Jana Hensel's stated intention in her best-selling Zonenkinder (2002) was 'Erinnerung ideologisch zu entschlacken', to present the former GDR not as a political system but as the 'Herkunftsraum' of her childhood experience. The text is rich in historical and cultural allusions, but these are often presented from the perspective of the experiencing child who either does not fully understand them or takes them for granted. This presents a serious challenge to the translator of Zonenkinder, who must negotiate between the culture of the source text and that of the target audience. This paper argues that the American translation of Zonenkinder, After the Wall (2004), frequently distorts the tone of the source text by using a much more explicit political language than the original, thus imposing another ideological framework on an ostensibly non-ideological text in order to make it comprehensible (and perhaps acceptable) to the new target audience. At the same time, however, Hensel's references to the 'Aufklärung' discourse prevalent at the time of the 'Wende' and other cultural allusions which suggest a less obvious political message prove more difficult to capture in translation.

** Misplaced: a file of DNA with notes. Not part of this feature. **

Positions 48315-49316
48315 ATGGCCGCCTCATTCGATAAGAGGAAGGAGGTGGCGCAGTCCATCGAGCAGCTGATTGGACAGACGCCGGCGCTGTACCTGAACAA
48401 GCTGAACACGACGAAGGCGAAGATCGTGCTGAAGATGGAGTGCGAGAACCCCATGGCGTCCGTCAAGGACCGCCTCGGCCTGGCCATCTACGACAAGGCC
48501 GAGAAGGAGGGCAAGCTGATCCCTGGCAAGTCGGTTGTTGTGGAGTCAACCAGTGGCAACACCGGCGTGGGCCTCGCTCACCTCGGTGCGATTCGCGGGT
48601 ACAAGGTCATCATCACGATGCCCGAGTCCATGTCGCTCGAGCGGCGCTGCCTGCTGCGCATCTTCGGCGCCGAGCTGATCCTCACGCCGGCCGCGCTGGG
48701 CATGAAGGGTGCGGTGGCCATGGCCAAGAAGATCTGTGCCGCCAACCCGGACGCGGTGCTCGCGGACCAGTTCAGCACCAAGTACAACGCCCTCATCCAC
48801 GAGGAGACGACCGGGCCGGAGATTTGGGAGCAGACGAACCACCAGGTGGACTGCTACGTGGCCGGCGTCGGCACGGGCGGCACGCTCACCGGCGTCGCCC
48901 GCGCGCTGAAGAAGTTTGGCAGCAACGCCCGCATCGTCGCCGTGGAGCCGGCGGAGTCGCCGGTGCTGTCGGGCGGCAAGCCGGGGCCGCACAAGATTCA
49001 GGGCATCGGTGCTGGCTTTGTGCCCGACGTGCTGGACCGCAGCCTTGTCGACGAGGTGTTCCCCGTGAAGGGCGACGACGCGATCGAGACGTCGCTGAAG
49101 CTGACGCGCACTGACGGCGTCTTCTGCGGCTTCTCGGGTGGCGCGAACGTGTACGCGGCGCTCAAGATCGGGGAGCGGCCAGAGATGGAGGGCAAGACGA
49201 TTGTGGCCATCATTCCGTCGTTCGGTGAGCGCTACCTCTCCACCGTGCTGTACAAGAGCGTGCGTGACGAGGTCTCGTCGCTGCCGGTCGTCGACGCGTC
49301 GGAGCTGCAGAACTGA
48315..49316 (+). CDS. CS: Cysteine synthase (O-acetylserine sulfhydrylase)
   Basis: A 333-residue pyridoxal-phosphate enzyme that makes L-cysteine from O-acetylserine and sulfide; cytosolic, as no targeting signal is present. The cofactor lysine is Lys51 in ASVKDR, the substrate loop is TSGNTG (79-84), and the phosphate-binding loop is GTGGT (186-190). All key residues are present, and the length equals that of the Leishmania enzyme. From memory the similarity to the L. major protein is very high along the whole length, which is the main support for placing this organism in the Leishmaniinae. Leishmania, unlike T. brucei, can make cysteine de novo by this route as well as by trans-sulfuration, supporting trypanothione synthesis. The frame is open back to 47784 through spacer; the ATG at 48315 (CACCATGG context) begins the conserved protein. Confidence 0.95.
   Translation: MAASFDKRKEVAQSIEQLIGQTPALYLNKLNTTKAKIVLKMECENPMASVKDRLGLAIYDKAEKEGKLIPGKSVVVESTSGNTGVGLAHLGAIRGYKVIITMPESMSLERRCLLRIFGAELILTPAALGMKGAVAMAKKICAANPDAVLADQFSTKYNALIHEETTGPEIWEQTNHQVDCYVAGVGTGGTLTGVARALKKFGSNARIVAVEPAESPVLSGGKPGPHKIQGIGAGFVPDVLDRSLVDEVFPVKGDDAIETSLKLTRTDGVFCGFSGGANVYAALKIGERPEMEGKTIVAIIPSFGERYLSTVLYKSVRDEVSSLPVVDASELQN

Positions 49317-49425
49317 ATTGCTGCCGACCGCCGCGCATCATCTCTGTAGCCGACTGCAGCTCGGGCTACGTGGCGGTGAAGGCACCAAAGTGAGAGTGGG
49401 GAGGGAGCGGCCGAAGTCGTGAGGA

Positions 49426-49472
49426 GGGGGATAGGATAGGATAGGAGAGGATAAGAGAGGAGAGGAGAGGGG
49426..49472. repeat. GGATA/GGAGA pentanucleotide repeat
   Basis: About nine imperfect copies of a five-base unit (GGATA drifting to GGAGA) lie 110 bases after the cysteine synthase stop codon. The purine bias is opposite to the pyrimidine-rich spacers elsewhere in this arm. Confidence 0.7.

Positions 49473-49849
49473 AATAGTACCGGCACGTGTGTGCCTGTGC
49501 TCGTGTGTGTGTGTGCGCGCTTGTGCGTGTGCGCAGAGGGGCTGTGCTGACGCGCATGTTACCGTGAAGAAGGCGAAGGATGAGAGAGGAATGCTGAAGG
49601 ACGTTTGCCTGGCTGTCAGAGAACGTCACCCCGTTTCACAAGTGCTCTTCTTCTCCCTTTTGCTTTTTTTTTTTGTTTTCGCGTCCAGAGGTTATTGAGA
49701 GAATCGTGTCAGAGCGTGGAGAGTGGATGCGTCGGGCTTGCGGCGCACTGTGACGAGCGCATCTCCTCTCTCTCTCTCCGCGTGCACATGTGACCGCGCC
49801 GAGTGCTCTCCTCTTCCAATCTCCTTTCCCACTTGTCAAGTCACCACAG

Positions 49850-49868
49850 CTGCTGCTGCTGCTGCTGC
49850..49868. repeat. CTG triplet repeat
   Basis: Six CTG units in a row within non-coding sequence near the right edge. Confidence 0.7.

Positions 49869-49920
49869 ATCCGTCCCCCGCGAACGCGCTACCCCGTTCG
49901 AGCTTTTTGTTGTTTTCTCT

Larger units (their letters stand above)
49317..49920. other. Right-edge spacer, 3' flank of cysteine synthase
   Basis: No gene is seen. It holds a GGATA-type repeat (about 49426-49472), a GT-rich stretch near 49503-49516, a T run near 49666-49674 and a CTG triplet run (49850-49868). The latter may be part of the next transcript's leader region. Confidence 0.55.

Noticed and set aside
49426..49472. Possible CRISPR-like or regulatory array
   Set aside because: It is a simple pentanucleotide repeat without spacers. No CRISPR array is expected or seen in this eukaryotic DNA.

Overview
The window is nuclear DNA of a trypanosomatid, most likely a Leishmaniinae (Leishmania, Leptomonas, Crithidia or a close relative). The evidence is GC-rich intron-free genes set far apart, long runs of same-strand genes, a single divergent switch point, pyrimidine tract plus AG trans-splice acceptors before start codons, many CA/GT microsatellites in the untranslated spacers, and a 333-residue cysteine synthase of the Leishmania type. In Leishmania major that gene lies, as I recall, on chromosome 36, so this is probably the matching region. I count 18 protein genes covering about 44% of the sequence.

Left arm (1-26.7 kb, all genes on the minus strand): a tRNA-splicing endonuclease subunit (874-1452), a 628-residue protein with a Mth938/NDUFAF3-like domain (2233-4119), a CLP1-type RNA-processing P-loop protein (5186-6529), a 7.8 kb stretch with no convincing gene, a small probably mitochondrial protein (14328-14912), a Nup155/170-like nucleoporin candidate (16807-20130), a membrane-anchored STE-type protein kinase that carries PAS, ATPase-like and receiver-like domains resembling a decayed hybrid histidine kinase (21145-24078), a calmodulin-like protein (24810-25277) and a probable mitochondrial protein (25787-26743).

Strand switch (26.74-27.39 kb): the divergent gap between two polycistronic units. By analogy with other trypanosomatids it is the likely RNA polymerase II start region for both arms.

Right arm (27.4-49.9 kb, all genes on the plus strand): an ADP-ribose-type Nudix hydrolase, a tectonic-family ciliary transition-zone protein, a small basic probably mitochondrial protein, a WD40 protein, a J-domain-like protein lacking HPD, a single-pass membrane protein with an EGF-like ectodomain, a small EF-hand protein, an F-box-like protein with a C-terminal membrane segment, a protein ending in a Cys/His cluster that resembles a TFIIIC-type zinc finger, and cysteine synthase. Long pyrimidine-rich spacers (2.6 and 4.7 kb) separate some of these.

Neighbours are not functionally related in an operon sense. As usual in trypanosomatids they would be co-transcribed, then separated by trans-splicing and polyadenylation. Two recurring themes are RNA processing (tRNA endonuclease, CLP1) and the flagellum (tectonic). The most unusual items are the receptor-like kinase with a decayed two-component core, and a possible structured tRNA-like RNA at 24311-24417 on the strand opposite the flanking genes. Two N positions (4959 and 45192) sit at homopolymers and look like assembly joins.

|Translated title of the contribution||'Erinnerung ideologisch entschlacken' or Lost in Translation: Reflections on Jana Hensel's Zonenkinder and its American Translation|
|Pages (from-to)||133 - 148|
|Number of pages||16|
|Journal||German Life and Letters|
|Publication status||Published - Jan 2007|